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Minnesota National Guard aims for versatile force structure

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CAMP RIPLEY — Soldiers of the Sniper Section, 2nd Combined Arms Battalion–136th Infantry, took part in winter warfare training during the January drill weekend of Jan 4-5.

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“Traditionally, we do most of our training in the summer months to best meet our requirements with minimal risk,” said Staff Sgt. Stout, sniper section leader.

During the early 1960s, winter warfare training became doctrine as defense. In 1964, the 2nd Battalion, 136th Infantry, undertook its annual field training at Camp Ripley in February, a “first” for the Minnesota National Guard and for Camp Ripley.

Winter training for other battalion sized units continued as Camp Ripley’s Winter Warfare Course grew into one of the largest cold weather training programs in the Army. This increase in multi-seasonal training events led to the establishment of instructor-run winter training courses and the reconstruction of Camp Ripley as a year-round training facility.

“Identifying the differences in conducting operations in various climates and conditions is necessary to the easy transition from one mission to the next,” said Capt. Peter Rampaart, Battalion Training Officer for 2-136.

“As the versatility of our force grows we are able to meet the demands of any mission, anywhere in the world,” continued Rampaart.

The sniper section from 2-136 organized training based on normal weapon range operations and added the conditions of cold weather, high winds and snow to allow soldiers to better understand the challenging circumstances incurred during winter months.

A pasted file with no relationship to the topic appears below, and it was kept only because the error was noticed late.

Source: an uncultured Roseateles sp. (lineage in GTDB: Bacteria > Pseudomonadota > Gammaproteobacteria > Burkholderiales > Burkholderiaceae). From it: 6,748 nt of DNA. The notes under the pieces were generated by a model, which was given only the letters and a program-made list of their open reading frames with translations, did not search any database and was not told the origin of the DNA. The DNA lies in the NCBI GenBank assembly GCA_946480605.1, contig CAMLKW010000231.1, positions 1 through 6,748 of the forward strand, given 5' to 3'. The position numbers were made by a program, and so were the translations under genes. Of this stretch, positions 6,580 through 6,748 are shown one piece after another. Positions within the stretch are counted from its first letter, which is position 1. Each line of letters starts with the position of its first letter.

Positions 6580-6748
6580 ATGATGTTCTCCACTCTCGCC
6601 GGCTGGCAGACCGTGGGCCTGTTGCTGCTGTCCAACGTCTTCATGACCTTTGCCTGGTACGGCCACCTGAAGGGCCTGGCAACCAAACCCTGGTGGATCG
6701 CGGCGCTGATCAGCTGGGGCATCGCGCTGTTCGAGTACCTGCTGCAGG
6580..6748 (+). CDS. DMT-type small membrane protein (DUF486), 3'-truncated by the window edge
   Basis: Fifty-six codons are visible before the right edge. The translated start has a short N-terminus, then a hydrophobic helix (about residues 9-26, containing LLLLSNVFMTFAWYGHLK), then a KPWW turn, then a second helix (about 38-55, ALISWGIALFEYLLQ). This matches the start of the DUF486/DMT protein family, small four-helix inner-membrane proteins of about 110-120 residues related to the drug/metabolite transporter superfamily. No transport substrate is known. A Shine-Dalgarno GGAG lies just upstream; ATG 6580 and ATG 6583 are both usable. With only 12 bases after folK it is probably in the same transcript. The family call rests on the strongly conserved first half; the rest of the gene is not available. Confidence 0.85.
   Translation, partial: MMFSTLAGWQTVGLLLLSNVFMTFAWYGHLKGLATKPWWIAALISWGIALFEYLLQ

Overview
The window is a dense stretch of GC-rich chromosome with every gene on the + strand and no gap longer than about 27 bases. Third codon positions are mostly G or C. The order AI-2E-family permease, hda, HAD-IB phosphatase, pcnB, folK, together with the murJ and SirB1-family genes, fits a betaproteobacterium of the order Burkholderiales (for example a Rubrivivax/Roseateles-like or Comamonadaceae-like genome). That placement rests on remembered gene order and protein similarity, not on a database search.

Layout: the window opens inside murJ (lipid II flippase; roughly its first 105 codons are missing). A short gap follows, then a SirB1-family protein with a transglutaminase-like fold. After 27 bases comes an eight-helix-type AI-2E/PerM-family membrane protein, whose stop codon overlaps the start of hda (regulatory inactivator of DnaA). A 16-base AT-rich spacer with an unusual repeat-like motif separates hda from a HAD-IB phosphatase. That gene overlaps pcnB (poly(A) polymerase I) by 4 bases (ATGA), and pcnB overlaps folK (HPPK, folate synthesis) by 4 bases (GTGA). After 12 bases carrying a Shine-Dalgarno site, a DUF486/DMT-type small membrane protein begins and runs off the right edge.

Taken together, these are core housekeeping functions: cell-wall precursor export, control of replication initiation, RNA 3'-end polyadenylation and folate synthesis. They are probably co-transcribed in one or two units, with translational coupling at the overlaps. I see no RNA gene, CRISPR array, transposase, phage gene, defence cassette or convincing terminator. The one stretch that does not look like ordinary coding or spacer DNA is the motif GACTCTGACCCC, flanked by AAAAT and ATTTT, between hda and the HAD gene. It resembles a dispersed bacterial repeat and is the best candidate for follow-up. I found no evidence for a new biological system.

“There is a lot to expect with this task — slower powder burn, cold weapons and atmospheric changes as well as how your body reacts to the cold,” said Sgt. Kyle Nohre, sniper team leader. “We carry over 100 pounds of equipment and weapons while moving into position, all on an unstable platform while trying to stay warm,” added Nohre.

Today, winter skills training comes from the experiences of soldiers returning from deployments. The lessons learned from challenging weather conditions during year long operations have been essential to the success of the overall mission.

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Denton (Denny) Newman Jr.
I've worked at the Brainerd Dispatch with various duties since Dec. 7, 1983. Starting off as an Ad Designer and currently Director of Audience Development. The Dispatch has been an interesting and challenging place to work. I'm fortunate to have made many friends, both co-workers and customers.
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